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article imageRick Perry says GOP must court black vote to win election 2016

By Holly L. Walters     Jul 3, 2015 in Politics
Should black voters give Republicans a second chance in the coming election? Former governor of Texas Rick Perry seems to think so, and he asked fellow Republicans to work harder than ever to court the black vote during a speech Thursday.
Reuters reports that Perry indicated at the speech at the National Press Club that it is the perfect time for the GOP to appeal to African-American voters because they are tiring of the Democrat’s economic policies that have not been working for decades.
Perry's statement draws from economic indicators that show that while Democrats have successfully governed in African-American communities for quite some time, the rate of poverty remains high for blacks. He declared that it would be the Republican Party, and not the Democratic Party who would answer the need that black Americans and their children have for a better life.
Perry unveiled his plan that he said would address the issue by taking federal money that currently is being spent on poverty and split it into two sections. For the first section, he proposed taking the funds to expand the Earned Income Tax credit. When this credit is used, it would be large enough to lift an individual above the poverty line. Additionally, he said that the other funds would be used to provide block grants that the states could use as they saw fit.
Perry’s comments and strategies coincide with recent public debate regarding race relations that have heightened after the recent murders of nine black worshipers at a church in Charleston, South Carolina and after a call for removal of the Confederate flag.
The former governor announced at the National Press Club that he was proud to live in a country that has an African-American president, but he was also vocal about worsening economic conditions for black Americans.
Perry criticized President Obama, saying that the president couldn't be proud of the fact that poverty had increased for blacks during his term. He elaborated more by saying that "specific policies advanced by the president and his allies on the left amount to little more than throwing money at the problem and walking away,"
Former Texas Governor Perry also took the opportunity to criticize the recent controversial remarks Donald Trump made about Mexican immigrants. Trump announced during his campaigning kickoff in June that the immigrants are "bringing drugs, they're bringing crime. They're rapists." Perry said that the mogul's remarks don't "reflect the Republican Party."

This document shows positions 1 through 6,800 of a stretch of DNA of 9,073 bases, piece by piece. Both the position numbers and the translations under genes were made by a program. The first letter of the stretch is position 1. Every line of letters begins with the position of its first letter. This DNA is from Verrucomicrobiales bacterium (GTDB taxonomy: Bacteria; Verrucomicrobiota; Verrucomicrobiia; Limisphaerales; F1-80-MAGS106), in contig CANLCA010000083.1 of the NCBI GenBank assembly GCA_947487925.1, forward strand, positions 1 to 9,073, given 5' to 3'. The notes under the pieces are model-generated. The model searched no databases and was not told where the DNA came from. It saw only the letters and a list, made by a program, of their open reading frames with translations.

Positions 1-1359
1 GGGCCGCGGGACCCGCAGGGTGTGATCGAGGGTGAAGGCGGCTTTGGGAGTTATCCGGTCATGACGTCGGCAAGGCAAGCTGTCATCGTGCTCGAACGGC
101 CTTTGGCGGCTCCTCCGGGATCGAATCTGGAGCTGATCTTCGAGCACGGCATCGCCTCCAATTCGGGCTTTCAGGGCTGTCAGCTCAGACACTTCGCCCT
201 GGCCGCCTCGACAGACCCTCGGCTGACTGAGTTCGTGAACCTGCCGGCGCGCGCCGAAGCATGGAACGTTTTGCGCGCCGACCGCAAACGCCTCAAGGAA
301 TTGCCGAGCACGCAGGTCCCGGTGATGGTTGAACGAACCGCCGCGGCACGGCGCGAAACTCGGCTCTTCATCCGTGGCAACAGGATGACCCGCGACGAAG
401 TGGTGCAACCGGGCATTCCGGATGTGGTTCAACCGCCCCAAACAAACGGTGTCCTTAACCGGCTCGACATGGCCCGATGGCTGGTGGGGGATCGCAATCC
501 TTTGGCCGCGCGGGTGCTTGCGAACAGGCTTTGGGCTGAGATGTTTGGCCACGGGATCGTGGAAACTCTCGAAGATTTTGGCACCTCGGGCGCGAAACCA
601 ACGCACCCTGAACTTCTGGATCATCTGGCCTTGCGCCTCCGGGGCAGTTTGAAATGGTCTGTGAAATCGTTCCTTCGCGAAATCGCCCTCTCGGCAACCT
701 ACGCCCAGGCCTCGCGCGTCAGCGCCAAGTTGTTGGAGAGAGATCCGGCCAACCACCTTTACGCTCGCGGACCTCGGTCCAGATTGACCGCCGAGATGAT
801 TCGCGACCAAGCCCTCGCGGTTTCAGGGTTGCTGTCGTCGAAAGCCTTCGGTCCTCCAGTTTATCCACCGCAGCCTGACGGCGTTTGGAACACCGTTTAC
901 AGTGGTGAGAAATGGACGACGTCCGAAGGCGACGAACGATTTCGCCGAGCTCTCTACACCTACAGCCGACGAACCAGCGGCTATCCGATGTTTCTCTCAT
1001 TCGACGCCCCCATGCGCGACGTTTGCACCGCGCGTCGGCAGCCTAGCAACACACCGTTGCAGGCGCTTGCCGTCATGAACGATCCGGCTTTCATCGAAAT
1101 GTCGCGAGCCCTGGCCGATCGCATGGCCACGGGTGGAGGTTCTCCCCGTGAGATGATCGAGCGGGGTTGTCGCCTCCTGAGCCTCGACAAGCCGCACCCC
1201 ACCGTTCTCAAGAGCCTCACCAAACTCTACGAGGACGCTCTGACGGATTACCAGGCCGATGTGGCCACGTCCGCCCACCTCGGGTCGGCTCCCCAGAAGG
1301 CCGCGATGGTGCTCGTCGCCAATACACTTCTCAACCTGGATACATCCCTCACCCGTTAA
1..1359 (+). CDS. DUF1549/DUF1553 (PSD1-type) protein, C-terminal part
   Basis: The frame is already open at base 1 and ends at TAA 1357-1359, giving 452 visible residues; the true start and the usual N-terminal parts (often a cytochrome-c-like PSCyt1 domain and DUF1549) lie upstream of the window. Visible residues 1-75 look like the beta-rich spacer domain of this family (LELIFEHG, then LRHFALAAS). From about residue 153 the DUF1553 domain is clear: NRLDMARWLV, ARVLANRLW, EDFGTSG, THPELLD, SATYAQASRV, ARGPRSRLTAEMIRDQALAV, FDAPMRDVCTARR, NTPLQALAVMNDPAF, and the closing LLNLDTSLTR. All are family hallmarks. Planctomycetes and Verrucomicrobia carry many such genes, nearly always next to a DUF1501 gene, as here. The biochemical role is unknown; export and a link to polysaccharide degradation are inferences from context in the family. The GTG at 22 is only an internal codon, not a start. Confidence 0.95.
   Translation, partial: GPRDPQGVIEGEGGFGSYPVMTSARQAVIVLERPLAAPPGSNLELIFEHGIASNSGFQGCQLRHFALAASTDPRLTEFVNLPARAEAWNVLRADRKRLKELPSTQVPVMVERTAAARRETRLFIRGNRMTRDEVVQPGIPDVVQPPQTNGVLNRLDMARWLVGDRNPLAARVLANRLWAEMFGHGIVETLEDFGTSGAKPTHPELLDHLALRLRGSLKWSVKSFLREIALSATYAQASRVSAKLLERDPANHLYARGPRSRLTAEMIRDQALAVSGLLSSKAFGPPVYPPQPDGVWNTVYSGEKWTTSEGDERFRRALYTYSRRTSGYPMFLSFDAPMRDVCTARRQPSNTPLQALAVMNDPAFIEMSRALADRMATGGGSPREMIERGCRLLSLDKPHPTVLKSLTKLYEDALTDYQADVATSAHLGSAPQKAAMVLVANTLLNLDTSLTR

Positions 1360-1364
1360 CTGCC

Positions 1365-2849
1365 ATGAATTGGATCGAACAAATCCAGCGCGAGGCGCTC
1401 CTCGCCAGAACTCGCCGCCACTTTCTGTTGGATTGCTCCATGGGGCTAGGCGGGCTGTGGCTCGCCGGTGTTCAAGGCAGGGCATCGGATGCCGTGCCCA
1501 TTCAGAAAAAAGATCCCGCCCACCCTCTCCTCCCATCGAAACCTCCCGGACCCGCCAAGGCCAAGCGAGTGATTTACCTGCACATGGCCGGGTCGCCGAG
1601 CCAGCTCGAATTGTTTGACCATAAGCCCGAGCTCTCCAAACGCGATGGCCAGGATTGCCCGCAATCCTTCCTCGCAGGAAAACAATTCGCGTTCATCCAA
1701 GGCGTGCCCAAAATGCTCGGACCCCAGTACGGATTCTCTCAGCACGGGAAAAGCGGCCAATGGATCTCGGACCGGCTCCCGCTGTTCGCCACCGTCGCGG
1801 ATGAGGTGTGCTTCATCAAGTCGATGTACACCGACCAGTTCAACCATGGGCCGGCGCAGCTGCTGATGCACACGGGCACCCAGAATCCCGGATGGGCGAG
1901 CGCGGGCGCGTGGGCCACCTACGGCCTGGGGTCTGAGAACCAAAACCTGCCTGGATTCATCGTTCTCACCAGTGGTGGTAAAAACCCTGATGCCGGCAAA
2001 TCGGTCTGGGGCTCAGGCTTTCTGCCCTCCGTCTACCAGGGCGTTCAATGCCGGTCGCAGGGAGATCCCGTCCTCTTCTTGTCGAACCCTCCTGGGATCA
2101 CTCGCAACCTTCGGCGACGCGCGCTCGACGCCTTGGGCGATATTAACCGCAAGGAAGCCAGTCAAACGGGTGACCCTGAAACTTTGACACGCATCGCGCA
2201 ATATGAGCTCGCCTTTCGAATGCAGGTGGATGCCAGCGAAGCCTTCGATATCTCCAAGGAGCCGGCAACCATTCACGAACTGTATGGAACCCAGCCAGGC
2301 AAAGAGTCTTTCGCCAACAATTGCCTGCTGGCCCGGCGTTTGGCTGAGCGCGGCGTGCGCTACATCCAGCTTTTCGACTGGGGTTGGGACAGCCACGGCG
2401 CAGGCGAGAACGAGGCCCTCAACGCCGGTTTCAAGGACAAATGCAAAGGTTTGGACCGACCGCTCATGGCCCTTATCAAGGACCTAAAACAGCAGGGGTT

The presidential hopeful indicated during his speech that Republicans should take this opportunity to reclaim their heritage as the only party in the United States that was founded on principles of freedom on the part of African-Americans.
He went on to say that he felt that Republicans showed great apathy toward garnering the vote of black voters, and because of this, they had lost their "moral legitimacy as the party of Lincoln." He also said that Republicans were content to go without the black vote in the past because they could win elections without it. His position was that this certain approach would not work in the upcoming election.
This position is the same as other Republican Party leaders who showed concern that their party can’t win a presidential bid without the support of the black community. It's a concern that begin to formulate after they found out that Mitt Romney only carried 6 percent of the African-American voter base during his failed 2012 bid for the presidency.
Rick Perry had many accomplishments as the governor of Texas — chief among them being job creation. Perry ran unsuccessfully in for the presidency in 2012 and lost the bid for different reasons; one of the main reasons given by analysts were that his debate skills were lackluster.
US News reports that he famously drew a blank when he could not remember the third federal agency he would eliminate from the budget if her were elected, saying "It's three agencies of government when I get there that are gone, commerce, education and the ughhh...what's the third one there?" "The third one I can't...I'm sorry..oops." Rick Perry registers in most polls in low single digits among polls taken for the presidential contenders for Republicans, Reuters also reported.
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